When creating copy, do you write what you want to say—or what your audience actually wants to hear?
“Having the right words is critical, because in marketing as in scrabble, some words are worth more than others,” says Nancy Harhut, chief creative officer, Nancy Harhut & Associates. “Some words and phrases pull you in, and as content creators we need to focus on those.”
It’s critical to know what words help create engagement. On average, only about 28% of the words on an average webpage are actually consumed, says Harhut.
“People aren’t focusing on every word,” she says. “People skim—some studies show that many people may only read the headline. People are far less interested in what we want to say than we think they are.”
Most marketers put way too much information out there, and they need to scale it back, says Harhut.
Hear more from Nancy Harhut at LeadsCon Las Vegas, March 4-6, where she’ll co-present the workshop “Advanced Email: Best Practices & Behavorial Science” with John Sisson.
“People filter everything through the lens of what is in it for them,” she notes. “Marketers like to start things with the word ‘I,’ and people want to see the word ‘you,’ because it serves as a surrogate for their own names.”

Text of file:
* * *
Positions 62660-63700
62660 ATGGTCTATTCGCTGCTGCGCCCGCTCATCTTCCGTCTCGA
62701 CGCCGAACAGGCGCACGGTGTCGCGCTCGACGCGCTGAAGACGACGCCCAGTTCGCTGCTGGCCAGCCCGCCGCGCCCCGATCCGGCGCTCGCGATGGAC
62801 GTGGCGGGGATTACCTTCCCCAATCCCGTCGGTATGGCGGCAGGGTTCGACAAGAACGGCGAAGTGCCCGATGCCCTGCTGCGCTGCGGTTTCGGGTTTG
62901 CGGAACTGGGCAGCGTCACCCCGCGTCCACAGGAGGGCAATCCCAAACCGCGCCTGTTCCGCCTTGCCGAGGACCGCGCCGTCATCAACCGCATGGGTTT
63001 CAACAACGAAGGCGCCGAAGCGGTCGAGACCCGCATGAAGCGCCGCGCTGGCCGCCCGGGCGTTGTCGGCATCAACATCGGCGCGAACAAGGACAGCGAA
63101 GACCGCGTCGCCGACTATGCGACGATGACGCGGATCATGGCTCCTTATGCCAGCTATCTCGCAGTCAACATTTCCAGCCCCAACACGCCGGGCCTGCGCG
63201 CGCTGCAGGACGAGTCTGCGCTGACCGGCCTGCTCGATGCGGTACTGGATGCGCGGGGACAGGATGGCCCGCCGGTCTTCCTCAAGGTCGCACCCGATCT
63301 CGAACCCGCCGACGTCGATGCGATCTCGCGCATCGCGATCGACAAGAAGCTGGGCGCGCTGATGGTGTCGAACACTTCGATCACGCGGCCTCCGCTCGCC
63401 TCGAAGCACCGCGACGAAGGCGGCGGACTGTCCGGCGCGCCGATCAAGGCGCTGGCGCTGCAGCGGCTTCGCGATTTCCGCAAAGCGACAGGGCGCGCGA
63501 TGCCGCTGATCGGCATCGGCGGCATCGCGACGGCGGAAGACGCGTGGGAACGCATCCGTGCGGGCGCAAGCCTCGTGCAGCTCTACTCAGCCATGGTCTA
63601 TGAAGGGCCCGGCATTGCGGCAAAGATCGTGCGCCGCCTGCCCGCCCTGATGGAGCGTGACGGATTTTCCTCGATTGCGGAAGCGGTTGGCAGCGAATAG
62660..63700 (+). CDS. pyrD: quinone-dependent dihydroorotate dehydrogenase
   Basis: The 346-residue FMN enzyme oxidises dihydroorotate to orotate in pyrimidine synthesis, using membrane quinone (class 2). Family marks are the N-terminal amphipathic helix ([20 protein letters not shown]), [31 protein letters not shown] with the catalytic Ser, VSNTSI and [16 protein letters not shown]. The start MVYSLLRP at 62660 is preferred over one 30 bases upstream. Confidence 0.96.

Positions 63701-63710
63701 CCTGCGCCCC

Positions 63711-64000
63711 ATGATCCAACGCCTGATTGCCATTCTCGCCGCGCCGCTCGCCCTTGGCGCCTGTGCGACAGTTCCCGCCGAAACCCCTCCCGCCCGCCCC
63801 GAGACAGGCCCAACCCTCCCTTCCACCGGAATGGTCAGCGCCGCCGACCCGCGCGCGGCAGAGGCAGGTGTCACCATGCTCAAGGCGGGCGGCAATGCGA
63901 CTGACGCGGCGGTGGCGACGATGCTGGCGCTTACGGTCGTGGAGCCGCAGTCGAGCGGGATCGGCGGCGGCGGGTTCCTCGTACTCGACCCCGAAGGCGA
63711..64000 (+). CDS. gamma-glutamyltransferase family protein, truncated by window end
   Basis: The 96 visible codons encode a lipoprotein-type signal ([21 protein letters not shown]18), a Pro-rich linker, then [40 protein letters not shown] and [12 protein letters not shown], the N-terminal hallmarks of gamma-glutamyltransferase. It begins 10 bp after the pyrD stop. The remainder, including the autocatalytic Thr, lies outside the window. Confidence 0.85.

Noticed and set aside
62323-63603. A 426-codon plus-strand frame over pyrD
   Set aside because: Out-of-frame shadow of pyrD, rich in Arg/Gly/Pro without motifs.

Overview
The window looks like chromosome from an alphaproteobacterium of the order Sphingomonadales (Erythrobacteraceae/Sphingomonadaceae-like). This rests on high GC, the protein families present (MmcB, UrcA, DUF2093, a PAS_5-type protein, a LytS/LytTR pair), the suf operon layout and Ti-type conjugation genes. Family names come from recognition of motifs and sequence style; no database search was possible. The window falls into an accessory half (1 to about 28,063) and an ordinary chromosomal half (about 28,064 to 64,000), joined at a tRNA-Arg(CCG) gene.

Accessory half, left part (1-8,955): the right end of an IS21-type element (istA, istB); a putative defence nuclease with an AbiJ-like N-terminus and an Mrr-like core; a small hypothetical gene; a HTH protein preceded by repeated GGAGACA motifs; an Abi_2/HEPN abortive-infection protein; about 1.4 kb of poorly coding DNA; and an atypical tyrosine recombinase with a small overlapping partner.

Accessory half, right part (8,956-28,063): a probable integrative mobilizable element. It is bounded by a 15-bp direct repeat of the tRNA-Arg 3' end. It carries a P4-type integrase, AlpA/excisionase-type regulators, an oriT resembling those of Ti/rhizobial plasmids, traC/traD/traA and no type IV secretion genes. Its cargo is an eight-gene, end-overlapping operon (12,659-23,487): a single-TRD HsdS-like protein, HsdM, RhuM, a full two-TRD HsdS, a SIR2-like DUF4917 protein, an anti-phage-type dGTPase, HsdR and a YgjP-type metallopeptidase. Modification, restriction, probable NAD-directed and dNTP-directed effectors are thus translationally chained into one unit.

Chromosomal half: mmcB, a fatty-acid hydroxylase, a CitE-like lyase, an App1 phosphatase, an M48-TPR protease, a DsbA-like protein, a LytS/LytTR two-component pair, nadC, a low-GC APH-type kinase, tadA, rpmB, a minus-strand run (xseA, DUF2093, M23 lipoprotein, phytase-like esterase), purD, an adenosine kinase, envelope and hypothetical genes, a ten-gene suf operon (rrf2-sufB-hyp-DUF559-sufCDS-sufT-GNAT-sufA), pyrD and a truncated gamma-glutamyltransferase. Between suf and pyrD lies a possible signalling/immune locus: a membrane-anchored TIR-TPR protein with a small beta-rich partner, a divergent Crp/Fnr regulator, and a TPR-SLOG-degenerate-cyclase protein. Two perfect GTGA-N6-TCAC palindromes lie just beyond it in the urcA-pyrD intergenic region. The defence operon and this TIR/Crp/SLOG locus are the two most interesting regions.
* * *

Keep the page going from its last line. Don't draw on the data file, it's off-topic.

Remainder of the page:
In email copy, marketers often try to cram too much into their messaging. This is a mistake as many people are reading email first on their mobile device while they multitask. Be succinct, Harhut suggests. Try serving up a series of emails, versus sending out an opus that has soup to nuts.
“I’m a fan of getting right to the point, because people are time pressed,” she says.
You May Also Enjoy:
- B2B Content: Gated or Ungated, That is the Question
- Better B2B Email: 10 Quick Tips
- B2B Marketing Automation All-Stars
When making your point, it pays to remember that people make a lot of decisions based on emotion.
“There is room for being clever or entertaining, if that serves the purpose of making an emotional connection,” says Harhut. “People have a tendency to factor emotion in the decision making process and later support it with facts.”
This updated article was originally published in July 2017.